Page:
Accordingly, I would like to close these introductory remarks by suggesting that our Professional Affairs Committee be asked to tackle this thorny issue and hopefully arrive at a set of recommended procedures and policy guidelines which might be employed by JCR. Given approval from our Executive Committee, these guidelines would be brought to the attention of the JCR Policy Board through our representative on this Board, with the request that they be considered for adoption. Since ACR members represent the second largest block of subscribers to this Journal and have a vested interest in seeing it thrive, it is entirely fitting that we take some initiative in this regard.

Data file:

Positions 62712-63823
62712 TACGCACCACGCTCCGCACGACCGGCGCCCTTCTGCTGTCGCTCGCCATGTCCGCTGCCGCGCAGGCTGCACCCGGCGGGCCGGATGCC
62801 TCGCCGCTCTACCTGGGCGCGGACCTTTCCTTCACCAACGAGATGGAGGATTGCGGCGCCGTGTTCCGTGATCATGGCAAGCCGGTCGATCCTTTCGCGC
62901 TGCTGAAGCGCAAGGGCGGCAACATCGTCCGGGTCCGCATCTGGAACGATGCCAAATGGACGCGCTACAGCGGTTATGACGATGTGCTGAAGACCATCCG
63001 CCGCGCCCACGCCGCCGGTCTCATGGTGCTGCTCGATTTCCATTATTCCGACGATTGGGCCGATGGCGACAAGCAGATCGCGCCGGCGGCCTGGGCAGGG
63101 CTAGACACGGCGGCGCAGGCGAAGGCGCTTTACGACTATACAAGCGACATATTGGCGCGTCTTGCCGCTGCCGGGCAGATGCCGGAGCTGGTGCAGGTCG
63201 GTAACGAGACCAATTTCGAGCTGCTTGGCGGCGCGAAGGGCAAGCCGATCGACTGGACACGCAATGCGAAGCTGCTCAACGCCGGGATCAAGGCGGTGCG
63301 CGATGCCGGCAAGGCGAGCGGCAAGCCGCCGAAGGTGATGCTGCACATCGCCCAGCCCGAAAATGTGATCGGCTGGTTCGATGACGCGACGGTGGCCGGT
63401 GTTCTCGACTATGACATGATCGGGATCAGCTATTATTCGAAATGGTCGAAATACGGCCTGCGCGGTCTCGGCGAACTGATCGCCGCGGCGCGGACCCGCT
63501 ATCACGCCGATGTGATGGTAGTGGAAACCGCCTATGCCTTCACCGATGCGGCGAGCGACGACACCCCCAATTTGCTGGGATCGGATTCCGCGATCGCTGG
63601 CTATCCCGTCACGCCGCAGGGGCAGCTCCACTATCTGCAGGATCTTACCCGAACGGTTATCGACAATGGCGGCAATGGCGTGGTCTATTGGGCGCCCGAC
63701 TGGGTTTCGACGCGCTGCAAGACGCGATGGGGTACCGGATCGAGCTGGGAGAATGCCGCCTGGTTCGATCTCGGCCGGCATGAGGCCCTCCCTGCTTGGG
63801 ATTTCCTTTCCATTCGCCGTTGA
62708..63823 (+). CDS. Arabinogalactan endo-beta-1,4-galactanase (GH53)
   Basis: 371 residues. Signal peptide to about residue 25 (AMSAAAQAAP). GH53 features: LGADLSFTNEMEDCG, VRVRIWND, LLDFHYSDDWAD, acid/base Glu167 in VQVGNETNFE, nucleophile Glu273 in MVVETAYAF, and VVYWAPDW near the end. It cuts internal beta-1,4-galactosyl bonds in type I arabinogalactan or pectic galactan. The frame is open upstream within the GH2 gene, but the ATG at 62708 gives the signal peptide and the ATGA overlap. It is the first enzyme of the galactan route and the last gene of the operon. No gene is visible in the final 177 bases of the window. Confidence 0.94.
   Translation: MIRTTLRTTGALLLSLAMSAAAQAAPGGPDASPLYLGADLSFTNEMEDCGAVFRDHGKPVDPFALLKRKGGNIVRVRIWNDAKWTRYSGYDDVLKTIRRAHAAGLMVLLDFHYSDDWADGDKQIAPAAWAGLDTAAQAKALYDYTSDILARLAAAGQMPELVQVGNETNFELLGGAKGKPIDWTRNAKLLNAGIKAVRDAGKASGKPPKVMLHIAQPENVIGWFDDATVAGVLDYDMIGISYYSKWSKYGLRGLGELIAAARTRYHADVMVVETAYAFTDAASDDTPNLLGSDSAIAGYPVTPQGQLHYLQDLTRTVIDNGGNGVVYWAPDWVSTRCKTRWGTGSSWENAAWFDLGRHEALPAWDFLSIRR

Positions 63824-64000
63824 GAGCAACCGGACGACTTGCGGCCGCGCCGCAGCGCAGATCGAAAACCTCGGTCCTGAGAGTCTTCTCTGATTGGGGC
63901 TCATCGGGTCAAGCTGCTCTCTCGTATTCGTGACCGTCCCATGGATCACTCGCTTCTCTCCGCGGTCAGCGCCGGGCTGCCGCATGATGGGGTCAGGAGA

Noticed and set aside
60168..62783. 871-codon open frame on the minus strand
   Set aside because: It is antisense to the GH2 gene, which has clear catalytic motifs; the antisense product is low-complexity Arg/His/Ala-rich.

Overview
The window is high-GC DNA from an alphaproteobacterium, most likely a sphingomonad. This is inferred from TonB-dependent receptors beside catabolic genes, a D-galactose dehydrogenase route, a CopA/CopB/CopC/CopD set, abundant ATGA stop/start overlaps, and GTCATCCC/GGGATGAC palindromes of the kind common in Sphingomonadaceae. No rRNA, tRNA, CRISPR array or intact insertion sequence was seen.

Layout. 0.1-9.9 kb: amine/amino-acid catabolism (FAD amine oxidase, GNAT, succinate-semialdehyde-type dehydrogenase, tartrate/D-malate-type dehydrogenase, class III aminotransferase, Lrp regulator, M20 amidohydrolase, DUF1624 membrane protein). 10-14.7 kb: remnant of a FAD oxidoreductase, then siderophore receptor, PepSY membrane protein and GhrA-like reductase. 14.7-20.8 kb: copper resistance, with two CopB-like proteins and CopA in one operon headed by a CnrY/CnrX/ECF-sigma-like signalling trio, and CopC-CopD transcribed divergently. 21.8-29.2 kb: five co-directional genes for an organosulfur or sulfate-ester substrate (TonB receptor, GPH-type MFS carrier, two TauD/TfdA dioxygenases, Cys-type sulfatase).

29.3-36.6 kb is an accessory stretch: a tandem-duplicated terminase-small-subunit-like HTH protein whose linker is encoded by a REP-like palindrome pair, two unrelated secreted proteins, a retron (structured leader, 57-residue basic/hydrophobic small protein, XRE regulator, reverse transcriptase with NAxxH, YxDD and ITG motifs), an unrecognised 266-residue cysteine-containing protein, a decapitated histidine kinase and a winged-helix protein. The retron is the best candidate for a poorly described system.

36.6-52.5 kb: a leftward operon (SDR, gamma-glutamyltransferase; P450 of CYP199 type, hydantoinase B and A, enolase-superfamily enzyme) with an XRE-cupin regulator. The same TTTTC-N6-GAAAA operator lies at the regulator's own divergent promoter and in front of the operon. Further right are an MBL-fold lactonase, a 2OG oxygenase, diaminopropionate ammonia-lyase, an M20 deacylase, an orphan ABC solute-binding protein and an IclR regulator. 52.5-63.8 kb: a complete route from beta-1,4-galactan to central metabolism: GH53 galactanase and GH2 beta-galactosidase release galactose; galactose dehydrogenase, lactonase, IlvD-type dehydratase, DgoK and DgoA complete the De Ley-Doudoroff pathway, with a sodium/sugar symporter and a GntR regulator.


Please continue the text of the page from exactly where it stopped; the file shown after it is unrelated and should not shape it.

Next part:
Finally, let me express our collective appreciation and thanks to Monty Friedman and his Committee members for addressing these messy but important issues and making substantial progress in so short a period of time.